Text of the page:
than the binary state of a light switch; it involves having multiple opportunities to decide upon in a continuous seduction of choices; it also resides in the user’s ability to change the environment (Ryan 2001), in other words to apply the last two forms of interaction in Pares and Pares’ three-tiered spectrum of explorative, manipulative, and contributive interaction (Pares and Pares, 2001). The difficulty of incorporating interactivity in VR productions explains why, in the most successful examples of highly interactive virtual environments targeted to the public, the creators have engaged in a sophisticated engineering of the illusion of interaction (Roussou 2004). The choices that the user makes and the attempts to modify the world or cause a response are directed by a set of predefined options that are determined by the creator. In the location-based entertainment world, examples that demonstrate mastery of what Schell refers to as “indirect control” (Schell 2003) include the DisneyQuest virtual reality attractions of Aladdin and Hercules, and the more recent adventure of the Pirates of the Caribbean (Schell and Shochet 2001). In all these cases, visitors assume the roles of central characters in the story and, for the duration of their experience, believe they control the progress of the story, which is rapidly building to a climax, when in fact every aspect of the experience has been carefully and intelligently planned in advance. Interactivity is not only promoted widely in entertainment venues in order to attract and motivate visitors but also in the informal education world, where an exhibition or learning environment is considered more effective if it is interactive. A study with children in a constructivist interactive virtual environment, examining the effect of interactivity on conceptual learning, has provided an unexpected result, which may well be considered in the design of VH environments: the guided experimental condition, where a virtual agent performed all actions in constructing a playground in VR, showed to be more effective in encouraging deeper reflection of the underlying conceptual learning problems than the interactive experimental condition, where children perform the activity themselves, having full decisional and kinesthetic control over the environment (Figure 14.4). In this case, it is believed that Kolb’s experiential learning cycle5 is in effect what is triggered when the learner or museum visitor observes, rather than directly participates in, an interactive experience, indicating that the combination of contructivist techniques and guided exploration may be the recipe for an effective virtual experience (Roussou et al. 2006). Human mediation or agency As VR technologies become available to the public in an increasing number of informal education venues and attractions worldwide, interaction designers struggle with the problems of providing meaningful interactive experiences. Very few, if any, reasonable solutions have been found. 236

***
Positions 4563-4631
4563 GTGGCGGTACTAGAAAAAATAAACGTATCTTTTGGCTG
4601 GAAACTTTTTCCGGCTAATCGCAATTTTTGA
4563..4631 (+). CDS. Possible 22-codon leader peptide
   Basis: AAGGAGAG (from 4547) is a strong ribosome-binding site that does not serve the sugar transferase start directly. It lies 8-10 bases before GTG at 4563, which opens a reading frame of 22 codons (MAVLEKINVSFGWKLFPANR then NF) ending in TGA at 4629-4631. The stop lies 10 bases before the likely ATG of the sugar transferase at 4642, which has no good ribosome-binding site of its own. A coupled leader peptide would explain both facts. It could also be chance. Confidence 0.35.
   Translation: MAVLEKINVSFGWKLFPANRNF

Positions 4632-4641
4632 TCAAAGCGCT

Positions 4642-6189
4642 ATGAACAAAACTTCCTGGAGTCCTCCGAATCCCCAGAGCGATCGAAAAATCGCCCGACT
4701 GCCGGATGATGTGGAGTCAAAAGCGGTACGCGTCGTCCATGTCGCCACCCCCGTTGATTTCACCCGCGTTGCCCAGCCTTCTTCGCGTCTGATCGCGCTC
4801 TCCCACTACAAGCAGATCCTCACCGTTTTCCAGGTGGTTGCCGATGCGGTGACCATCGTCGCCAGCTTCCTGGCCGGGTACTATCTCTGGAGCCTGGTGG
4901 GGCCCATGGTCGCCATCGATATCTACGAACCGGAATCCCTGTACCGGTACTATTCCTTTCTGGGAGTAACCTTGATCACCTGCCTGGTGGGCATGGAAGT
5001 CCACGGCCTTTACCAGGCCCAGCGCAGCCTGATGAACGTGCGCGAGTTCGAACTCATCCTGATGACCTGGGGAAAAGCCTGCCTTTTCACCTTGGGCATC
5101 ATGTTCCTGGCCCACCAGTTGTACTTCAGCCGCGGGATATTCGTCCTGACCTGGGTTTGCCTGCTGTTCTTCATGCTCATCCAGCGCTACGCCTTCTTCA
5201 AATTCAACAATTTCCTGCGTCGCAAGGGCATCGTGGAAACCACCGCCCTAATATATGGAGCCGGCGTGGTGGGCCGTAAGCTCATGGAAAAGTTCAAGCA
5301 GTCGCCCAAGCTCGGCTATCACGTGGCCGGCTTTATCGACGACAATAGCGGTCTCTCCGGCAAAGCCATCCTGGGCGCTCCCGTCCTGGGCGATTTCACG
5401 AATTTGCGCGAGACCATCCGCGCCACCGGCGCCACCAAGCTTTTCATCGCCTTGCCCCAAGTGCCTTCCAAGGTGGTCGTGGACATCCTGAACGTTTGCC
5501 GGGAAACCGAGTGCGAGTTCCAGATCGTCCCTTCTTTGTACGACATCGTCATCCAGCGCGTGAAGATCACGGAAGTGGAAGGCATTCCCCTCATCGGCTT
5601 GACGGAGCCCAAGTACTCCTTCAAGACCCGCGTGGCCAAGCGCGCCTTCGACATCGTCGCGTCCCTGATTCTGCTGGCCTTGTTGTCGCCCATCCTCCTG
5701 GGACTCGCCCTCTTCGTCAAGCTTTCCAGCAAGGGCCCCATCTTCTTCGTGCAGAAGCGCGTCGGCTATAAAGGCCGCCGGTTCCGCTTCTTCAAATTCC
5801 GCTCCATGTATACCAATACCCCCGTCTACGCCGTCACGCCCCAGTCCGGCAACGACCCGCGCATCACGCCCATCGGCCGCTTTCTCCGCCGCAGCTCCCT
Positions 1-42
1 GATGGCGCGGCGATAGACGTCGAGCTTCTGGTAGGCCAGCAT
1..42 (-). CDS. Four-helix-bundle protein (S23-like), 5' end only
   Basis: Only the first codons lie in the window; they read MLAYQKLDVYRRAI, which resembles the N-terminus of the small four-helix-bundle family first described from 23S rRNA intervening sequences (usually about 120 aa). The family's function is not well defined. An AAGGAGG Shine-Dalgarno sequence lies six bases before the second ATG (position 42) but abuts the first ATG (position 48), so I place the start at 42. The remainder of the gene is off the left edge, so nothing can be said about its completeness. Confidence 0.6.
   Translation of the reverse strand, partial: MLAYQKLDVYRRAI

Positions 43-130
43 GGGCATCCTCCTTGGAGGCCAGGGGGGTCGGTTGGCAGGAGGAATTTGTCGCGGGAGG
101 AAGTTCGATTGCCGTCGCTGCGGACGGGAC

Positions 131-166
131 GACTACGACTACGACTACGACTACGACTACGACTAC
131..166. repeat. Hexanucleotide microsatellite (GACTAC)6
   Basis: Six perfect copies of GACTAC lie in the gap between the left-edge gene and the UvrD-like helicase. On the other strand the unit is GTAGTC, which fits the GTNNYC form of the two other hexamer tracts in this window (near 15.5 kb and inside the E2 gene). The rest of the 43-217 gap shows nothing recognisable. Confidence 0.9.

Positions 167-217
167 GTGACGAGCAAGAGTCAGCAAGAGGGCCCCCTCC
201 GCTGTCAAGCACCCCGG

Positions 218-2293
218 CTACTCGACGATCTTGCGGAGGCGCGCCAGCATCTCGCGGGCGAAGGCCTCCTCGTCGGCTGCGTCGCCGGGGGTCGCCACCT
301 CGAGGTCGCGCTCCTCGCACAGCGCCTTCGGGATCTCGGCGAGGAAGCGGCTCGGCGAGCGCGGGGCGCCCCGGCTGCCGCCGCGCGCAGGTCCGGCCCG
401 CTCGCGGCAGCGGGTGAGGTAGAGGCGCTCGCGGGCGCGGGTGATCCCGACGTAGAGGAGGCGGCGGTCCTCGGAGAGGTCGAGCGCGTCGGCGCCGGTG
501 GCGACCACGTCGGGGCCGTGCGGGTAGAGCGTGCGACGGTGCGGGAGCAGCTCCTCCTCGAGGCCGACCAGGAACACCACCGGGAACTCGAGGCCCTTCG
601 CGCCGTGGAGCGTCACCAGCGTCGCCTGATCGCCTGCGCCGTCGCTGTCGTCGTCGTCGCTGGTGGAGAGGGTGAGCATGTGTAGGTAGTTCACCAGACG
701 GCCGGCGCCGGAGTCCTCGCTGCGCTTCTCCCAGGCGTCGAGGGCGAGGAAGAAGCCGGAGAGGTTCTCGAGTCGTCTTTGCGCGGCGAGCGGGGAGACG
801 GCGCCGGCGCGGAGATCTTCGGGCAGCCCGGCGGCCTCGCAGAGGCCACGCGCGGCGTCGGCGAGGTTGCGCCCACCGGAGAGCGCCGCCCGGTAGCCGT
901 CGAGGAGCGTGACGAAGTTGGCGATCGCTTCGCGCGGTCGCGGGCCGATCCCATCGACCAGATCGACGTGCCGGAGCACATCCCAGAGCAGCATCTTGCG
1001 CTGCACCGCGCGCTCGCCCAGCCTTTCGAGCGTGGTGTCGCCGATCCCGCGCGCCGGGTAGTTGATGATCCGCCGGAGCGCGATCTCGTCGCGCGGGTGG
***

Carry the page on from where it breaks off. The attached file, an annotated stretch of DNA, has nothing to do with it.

Figure 14.4 A robot character called “Spike” guides children through the construction of a virtual playground by enacting a pre-recorded sequence of actions. The Virtual Playground project ( staff/M.Roussou/research/).

Adding a human guide is a solution that some museums and attractions have chosen in order to circumvent an, up to now, difficult issue. In the few places where immersive projection-based VR installations and productions are experienced by the general public on a daily basis, namely the Ars Electronica Center in Austria and the Foundation of the Hellenic World in Greece, a human guide (called info-trainer in the first case and museum educator in the latter) is employed to act as mediator for every visitor group (Alexaki 2006). However, in cases where the installations are of a larger scale, the use of a human acting as a tour guide, especially with passive walkthroughs, does not guarantee interaction between the audience and the given content. In fact there is rarely any meaningful interaction between the audience and the “presenter” in the case of a VR theatre show, apart from the audience responding to questions prompted by the human actor. Virtual tour guides, on the other hand, despite adding novelty and a sense of playfulness to the presentation, have a limited capacity for interactivity. Programming them requires extensive knowledge on the part of the programmer in order to make them do anything much more sophisticated than choice-driven interaction.